3. Keep track of your time.
Maybe you feel you are organized at work but still don't have enough time in the day for everything. Log your time for two weeks, writing down how much you spend on each task and activity at work. Track everything from emails to lunch to conversations with workmates to work projects and breaks. This will allow you to see where the majority of your time is being spent and then make any necessary adjustments. You may be surprised with the results. If you need to, speak with your boss about where you are spending your time and if it's the right balance and percentage of time in each area.
Action tip: Find an app, or buy a notebook to use today so you can start logging your time at work tomorrow. The clock doesn't lie, so make sure to log your time honestly. At the end of each week, tally up how much time went into each activity. You may find lots of time going into unimportant emails or conversations with workmates. Decide how you can channel that time into more important tasks so you can get everything done in the day.
4. Remember, you are a professional.
While it is helpful to schedule your harder tasks during a time of day that you feel more alert, like after your afternoon espresso, do not let this always be an excuse to wait to feel like you are ready to complete your tasks. Be honest with yourself., and get started on the project you need to tackle. Set yourself up for success by gathering every tool you need to complete the task. And turn off unnecessary distractions, such as your cell phone and email alerts. Try listening to music or an audiobook, if your job permits you to do so, and power through.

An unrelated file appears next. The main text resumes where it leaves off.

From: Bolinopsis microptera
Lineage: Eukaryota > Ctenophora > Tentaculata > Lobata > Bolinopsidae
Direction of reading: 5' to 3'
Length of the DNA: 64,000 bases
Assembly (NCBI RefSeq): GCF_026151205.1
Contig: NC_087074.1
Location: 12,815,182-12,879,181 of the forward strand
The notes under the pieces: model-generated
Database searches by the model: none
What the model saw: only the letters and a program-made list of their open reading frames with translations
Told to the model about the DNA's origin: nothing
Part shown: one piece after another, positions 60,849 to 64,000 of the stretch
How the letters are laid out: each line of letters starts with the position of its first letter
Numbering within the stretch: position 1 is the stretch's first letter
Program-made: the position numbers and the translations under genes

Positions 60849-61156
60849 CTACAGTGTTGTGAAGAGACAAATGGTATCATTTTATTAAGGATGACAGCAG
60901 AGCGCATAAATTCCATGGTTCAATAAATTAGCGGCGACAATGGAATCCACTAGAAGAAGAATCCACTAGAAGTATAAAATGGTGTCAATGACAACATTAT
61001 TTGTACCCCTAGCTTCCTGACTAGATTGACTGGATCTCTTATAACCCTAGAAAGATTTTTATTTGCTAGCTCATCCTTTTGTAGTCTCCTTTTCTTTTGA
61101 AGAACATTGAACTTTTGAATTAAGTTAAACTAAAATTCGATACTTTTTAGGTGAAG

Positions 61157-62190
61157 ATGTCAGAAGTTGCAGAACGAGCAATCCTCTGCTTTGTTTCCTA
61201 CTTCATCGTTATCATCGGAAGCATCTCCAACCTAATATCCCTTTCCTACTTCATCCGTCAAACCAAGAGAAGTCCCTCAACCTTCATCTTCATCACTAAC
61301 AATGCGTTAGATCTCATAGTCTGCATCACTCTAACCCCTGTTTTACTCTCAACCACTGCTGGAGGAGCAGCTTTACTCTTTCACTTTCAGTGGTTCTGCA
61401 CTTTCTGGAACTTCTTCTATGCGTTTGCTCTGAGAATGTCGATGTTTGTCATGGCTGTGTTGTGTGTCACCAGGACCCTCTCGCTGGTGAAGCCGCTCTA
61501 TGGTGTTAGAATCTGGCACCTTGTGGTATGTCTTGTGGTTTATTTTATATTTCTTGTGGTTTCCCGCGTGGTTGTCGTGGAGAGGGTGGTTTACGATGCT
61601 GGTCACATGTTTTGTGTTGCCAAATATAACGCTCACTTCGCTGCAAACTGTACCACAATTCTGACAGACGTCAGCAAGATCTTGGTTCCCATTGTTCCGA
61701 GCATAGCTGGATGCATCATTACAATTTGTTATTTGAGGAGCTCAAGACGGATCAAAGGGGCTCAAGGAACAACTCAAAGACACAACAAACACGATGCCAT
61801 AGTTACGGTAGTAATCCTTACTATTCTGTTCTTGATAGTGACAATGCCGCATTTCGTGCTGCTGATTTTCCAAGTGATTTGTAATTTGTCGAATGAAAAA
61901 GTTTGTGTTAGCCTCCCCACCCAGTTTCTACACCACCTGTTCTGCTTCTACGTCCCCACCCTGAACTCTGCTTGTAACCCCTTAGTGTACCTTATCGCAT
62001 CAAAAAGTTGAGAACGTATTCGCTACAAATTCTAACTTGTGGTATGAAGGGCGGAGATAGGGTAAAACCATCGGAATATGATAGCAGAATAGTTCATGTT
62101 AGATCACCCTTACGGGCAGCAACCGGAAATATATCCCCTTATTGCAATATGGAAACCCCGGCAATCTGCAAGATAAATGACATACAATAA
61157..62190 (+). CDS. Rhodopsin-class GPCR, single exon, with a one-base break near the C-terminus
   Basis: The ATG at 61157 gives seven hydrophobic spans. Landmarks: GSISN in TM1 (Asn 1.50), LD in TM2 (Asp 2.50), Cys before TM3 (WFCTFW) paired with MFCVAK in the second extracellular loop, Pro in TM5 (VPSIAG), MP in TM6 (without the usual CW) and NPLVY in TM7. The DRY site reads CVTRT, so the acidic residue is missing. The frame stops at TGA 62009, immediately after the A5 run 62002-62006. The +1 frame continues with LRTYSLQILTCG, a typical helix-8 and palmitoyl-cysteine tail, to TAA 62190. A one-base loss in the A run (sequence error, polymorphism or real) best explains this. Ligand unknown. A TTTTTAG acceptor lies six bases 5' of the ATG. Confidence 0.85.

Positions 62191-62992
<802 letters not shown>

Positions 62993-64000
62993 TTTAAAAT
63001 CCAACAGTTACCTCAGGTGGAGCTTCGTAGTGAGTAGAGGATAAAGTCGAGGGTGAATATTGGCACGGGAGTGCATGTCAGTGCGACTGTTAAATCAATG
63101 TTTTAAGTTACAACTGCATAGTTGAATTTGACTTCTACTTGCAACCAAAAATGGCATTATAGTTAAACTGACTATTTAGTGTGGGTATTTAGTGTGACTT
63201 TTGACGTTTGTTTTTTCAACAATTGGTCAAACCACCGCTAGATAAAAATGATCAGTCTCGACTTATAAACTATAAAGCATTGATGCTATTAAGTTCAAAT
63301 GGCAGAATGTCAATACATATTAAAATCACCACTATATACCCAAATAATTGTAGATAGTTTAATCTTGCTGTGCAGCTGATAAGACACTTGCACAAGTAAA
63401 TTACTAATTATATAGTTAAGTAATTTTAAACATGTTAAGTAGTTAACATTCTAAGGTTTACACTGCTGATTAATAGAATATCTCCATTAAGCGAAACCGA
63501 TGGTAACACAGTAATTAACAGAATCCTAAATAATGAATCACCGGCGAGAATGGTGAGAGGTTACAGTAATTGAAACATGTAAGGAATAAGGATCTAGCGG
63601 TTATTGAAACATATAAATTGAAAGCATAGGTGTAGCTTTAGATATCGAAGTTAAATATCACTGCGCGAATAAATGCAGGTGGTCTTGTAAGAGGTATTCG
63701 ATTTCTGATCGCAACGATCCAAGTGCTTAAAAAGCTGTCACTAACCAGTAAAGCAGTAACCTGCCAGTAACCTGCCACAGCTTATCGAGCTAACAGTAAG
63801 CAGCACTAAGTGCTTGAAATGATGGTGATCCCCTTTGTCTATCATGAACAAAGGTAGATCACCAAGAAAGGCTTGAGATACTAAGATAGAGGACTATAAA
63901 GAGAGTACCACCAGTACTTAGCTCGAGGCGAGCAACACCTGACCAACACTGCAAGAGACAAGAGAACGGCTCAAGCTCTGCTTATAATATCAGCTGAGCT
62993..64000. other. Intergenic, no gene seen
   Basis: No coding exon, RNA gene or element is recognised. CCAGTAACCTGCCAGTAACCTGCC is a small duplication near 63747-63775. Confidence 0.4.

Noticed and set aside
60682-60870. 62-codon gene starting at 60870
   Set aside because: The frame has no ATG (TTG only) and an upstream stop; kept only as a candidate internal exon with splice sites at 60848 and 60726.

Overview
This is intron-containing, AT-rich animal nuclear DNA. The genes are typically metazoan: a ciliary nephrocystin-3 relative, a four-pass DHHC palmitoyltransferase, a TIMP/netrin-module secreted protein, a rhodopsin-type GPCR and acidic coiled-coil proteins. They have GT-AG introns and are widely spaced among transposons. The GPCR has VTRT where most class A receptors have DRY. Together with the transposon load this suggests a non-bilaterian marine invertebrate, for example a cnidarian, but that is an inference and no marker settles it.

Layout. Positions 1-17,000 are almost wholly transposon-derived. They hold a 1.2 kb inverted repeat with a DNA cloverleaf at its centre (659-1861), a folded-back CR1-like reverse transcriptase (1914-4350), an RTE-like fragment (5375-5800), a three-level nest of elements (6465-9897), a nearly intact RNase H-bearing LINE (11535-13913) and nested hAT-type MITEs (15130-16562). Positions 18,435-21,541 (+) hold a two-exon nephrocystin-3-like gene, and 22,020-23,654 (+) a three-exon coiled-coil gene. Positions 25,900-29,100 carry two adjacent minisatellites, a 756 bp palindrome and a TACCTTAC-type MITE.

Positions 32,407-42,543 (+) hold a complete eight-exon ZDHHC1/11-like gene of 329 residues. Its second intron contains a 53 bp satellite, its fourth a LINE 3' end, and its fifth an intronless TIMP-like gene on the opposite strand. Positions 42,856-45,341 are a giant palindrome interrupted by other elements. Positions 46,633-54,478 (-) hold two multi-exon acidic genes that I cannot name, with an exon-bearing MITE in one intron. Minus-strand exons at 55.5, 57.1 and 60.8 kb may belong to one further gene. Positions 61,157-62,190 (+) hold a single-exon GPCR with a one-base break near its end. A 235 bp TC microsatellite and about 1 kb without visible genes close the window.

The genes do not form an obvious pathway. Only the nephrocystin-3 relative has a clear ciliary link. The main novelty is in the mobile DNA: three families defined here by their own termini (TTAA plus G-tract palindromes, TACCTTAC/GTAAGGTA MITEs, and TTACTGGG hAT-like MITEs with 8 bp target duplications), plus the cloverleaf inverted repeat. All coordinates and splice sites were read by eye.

Action tip: If your line of work allows you to listen to music, create a power playlist for that time of day when you feel less motivated to complete tasks. Try turning off your phone alerts while you are concentrating on projects so you can stay focused.
5. Own the Pareto principle.
This is also known as the 80/20 rule, which basically means that 80 percent of results come from 20 percent of effort. Keeping this rule in mind will help you focus on the most important tasks and get better results. You may find that certain tasks look just as good when you only do the most important things instead of using a lot of time to perfect small details. For example, instead of spending a lot of time perfecting an email to your colleagues about a team meeting, you could simply use bullet points for the issues you need to discuss as a team and then move on to other tasks.
Action tip: Review your time-tracking log. Decide when you can use the Pareto principle in your work day. Identify which projects or tasks you spend too much time on because you're being too much of a perfectionist or trying to avoid other items. Sometimes we want to perfect every single task, but this principle helps to control that urge. When too much time is spent on simple tasks, there isn't enough time for the important ones.
6. Stay balanced.
If your office allows you to take breaks during the day, take advantage of it, even if you only take five minutes instead of 15. Get up, walk around, go outside and get some fresh air. Also, respect your day off. If you take the weekends off, don't work unless it's absolutely necessary. Enjoy your time with friends and family doing activities that have nothing to do with work.
This will allow you to return to work feeling refreshed, happy and ready to take on a new workweek. It gives your brain down time and can even allow you time to subconsciously muse on problems you need to address at work. When you get back to work, you might just have a new solution.
Action tip: When your workload is prioritized and organized, decide on which days you can take breaks. Try not to take work projects home with you on the weekends. Turn off your phone and email notifications as often as you can when you're working on a project that requires full focus.